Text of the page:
Anchor Flying Cloud San Francisco Stout returns to the brewery’s lineup once again. Flying Cloud is an export stout, brewed stronger to hold up over a long journey. You’ll also remember it at Zymaster Release #3.
A ship and a journey is where Flying Cloud San Francisco Stout gets its name. In 1851, the Flying Cloud ship sailed from New York City around Cape Horn (the southern most part of Chile) to San Francisco in just 125 days, 21 hours. Let’s assume the beer made it all the way too.
The stouts savored in gold rush San Francisco were no ordinary ales. They were export stouts – dark, intense, high gravity brews created to survive the long voyage around Cape Horn. Inspired by this unique history, Flying Cloud San Francisco Stout is a Dublin-style brew made with English Maris Otter malt, two black malts, and flaked barley. Nugget and Golding hops provide a spicy, floral complement to the deep, dark chocolatey multi nice and dry finish. The average clipper took 125 days to sail from New York to San Francisco but not Flying Cloud, which, in 1851, made the trip and 89 days, 21 hours, anchor to anchor. No other ship sailed it faster until 1989. With it’s “extreme” design, it’s Capt. Josiah Creesy and his wife/navigator Eleanor, the Flying Cloud is an ideal symbol for this distinctly delicious brew.
The 235 foot Flying Cloud clipper ship was built in Boston, Massachusetts for $90,000 dollars. Anchor Flying Cloud San Francisco Stout will be available in 12oz bottles, and draft. (And will make it to the east coast if FAR less time.)
This release kicked off the brewery’s Argonaut Collection last year.
Style: Export Stout
Availability: 12oz Bottles, Draft
Return: March, 2016
Anchor Orange Splash Lager
Anchor Mango Wheat looks to join a specialty series of cans from the San Francisco, California brewery.
The can design and layout (and beer, of course) started last year with Anchor’s Meyer Lemon Lager. (Note the similar artwork.) New Mango Wheat features mangos as the spotlight fruit, in a wheat beer base.
Anchor Mango Wheat will be a 12 ounce can offering. The brewery has not yet announced this offering.
Anchor Go West! IPA is coming to bottles and cans in 2016.
America’s first craft brewery is adding citrus and tropical hops in order to create a new IPA worthy of the west coast.
The California Gold Rush compelled thousands to Go West! “to see the elephant,” a metaphor for the doggedly optimistic risk-taking linked then and now with America’s intensified pursuit of happiness. As early as 1849, India Pale Ale – prepared by British brewers for export to India by adding dry hops to barrels of hoppy ale – was going to go west, from England around the horn to San Francisco. In 1975, Anchor, America’s first craft brewery -led the modern revival of dry-hopped handmade ales. Fast-forward to Anchor Go West! IPA, made with 2-Row barley malt and dry hopped with a unique blend of for American hops. It’s mouthwateringly complex aromas of citrus, kind, and the tropics; spiky bitterness; gleaming golden color; and clean finish United can read this singular 24 karat IPA. Go west where the impossible is possible.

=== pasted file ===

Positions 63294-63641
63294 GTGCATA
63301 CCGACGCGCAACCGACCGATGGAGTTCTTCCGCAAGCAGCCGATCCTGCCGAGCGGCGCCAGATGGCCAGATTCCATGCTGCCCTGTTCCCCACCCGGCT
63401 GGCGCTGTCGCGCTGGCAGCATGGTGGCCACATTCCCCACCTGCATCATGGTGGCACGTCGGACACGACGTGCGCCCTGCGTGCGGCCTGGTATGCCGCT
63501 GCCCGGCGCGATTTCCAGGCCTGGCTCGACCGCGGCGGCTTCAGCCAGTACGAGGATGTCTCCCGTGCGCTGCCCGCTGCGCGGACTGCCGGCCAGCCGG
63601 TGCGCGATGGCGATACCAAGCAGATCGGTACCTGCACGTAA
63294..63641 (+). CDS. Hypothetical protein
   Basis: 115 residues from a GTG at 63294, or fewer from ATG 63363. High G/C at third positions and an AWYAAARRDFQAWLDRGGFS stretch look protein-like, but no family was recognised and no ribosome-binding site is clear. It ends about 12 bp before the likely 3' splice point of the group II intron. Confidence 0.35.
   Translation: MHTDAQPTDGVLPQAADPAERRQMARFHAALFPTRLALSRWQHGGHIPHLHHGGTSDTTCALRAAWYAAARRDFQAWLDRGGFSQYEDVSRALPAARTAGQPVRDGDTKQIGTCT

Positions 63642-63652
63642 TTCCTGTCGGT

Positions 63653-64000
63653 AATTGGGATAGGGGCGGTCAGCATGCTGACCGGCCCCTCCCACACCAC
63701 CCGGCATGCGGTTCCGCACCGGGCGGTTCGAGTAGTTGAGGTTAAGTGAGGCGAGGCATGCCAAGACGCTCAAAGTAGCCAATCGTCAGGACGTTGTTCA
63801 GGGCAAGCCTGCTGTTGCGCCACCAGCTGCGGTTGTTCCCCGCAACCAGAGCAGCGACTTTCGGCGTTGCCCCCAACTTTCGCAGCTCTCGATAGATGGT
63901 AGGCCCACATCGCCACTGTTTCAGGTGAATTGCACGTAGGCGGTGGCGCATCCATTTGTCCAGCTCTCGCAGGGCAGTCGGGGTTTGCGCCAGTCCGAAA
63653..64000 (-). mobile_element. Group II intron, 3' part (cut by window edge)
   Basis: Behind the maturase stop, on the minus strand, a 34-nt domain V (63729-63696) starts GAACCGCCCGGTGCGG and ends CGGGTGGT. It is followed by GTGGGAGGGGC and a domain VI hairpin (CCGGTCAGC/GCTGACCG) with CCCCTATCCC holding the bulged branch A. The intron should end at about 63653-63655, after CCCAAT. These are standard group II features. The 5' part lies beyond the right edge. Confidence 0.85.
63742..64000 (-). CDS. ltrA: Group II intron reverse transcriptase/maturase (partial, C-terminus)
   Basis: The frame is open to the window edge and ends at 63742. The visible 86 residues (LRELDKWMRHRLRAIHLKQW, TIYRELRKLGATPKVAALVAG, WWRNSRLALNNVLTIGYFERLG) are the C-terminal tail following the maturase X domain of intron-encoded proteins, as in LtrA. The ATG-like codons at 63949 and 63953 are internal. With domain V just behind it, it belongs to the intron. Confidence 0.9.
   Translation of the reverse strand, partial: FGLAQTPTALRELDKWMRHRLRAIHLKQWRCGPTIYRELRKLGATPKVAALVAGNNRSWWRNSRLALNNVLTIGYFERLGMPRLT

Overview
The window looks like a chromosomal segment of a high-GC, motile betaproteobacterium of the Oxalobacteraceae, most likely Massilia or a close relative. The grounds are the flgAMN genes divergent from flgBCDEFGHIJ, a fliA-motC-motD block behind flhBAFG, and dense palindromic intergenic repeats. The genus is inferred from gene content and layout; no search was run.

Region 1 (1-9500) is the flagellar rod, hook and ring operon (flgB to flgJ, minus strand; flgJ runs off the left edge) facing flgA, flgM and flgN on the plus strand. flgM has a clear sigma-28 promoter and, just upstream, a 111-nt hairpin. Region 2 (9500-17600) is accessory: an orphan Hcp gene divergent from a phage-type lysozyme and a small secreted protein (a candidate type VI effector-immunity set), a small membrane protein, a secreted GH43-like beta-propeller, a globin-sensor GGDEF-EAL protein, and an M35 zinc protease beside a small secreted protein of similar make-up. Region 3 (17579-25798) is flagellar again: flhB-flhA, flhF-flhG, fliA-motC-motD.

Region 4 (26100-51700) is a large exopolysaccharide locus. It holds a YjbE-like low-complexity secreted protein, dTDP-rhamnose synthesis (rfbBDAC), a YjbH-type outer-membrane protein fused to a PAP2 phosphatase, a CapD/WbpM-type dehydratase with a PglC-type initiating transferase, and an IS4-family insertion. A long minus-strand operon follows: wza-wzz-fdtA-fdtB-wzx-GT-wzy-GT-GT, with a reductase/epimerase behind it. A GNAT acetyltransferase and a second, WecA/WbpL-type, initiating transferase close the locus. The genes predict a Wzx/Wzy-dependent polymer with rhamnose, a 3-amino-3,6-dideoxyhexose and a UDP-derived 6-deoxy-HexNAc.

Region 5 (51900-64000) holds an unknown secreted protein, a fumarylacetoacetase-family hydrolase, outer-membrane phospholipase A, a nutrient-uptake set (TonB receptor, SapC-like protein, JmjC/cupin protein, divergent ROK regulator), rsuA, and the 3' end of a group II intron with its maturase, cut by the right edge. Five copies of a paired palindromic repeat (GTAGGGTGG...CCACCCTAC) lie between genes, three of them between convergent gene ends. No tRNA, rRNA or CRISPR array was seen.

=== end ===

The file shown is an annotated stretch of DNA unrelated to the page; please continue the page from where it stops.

Anchor Go West! IPA is a 12 ounce bottle, and 12 ounce can offering. The brewery has not yet announced this beer.
Availability: 12oz Bottles, 12oz Cans, Draft.
Fritz Maytag saw an opportunity in 1965 and took it. Anchor Brewing, whose roots date back to 1849, was in danger of closing. For a few thousand dollars, Maytag purchased 51% of the brewery, starting what would be a craft brewing revolution in America.
Anchor Steam was bottled in 1971, and by 1975, Anchor Porter, Liberty Ale and Old Foghorn Barleywine had joined the lineup.
In 1977, Maytag purchased an old coffee roastery on Old Potrero Hill, where the brewery still resides today. Anchor Distilling produces Old Potrero Rye Whiskey (named for the hill), which is a great seque into Anchor Barrel Ale.
Anchor Barrel Ale, a tribute to Fritz Maytag, is a blend of four different Anchor beers, aged separately in Old Potrero Rye Whiskey barrels. The resulting barrel-aged beers are then blended together.
In 1965, Fritz Maytag’s first of 45 years at the helm, we sold 882 barrels of one beer. Seven years later, as we prepared to launch a second brew, Anchor Porter, new-hire Mark Carpenter asked him why. “I want us to be known for much more than making Anchor Steam,” Fritz replied with a grand gesture. “Because one day there will be hundreds of little breweries like ours all over America.” Mark was incredulous. And ultimately, of course, it would be thousands not hundreds. but Fritz saw what no one else did, igniting a revolution in brewing that originated today’s craft-beer movement. Anchor Barrel Ale – aged in our used Old Potrero Rye Whiskey barrels and on their staves – is Anchor’s tribute to pioneer brewer, trailblazing distiller, and visionary Fritz Maytag. Cheers!
Anchor Barrel Ale is now available in 12 ounce bottles and draft, a part of the brewery’s Argonaut Collection.
Anchor Brewing Company’s Big Leaf Autumn Maple is the brewery’s fall seasonal and it has been released. Anchor Brewing Company Big Leaf Autumn Maple is an autumn offering that is a malty red ale, brewed with maple syrup. The brew was inspired by the BigLeaf Maple tree, native to California. Rope and baskets have been made from the bark, and custom guitars from it’s unique wood. Maple syrup from this iconic tree makes its way into this red ale.
Availability: 12oz bottles, Draft. Aug-Oct
Anchor Meyer Lemon Lager takes aim at cans in the near future.
The base beer is a lager, brewed with Meyer lemons. The lemons originated from China, a cross between a true lemon and an orange. Anchor has used lemons in recent one-off releases, such as Anchor Meyer Lemon Kolsch.
Anchor Meyer Lemon Lager will be available in 12 ounce cans.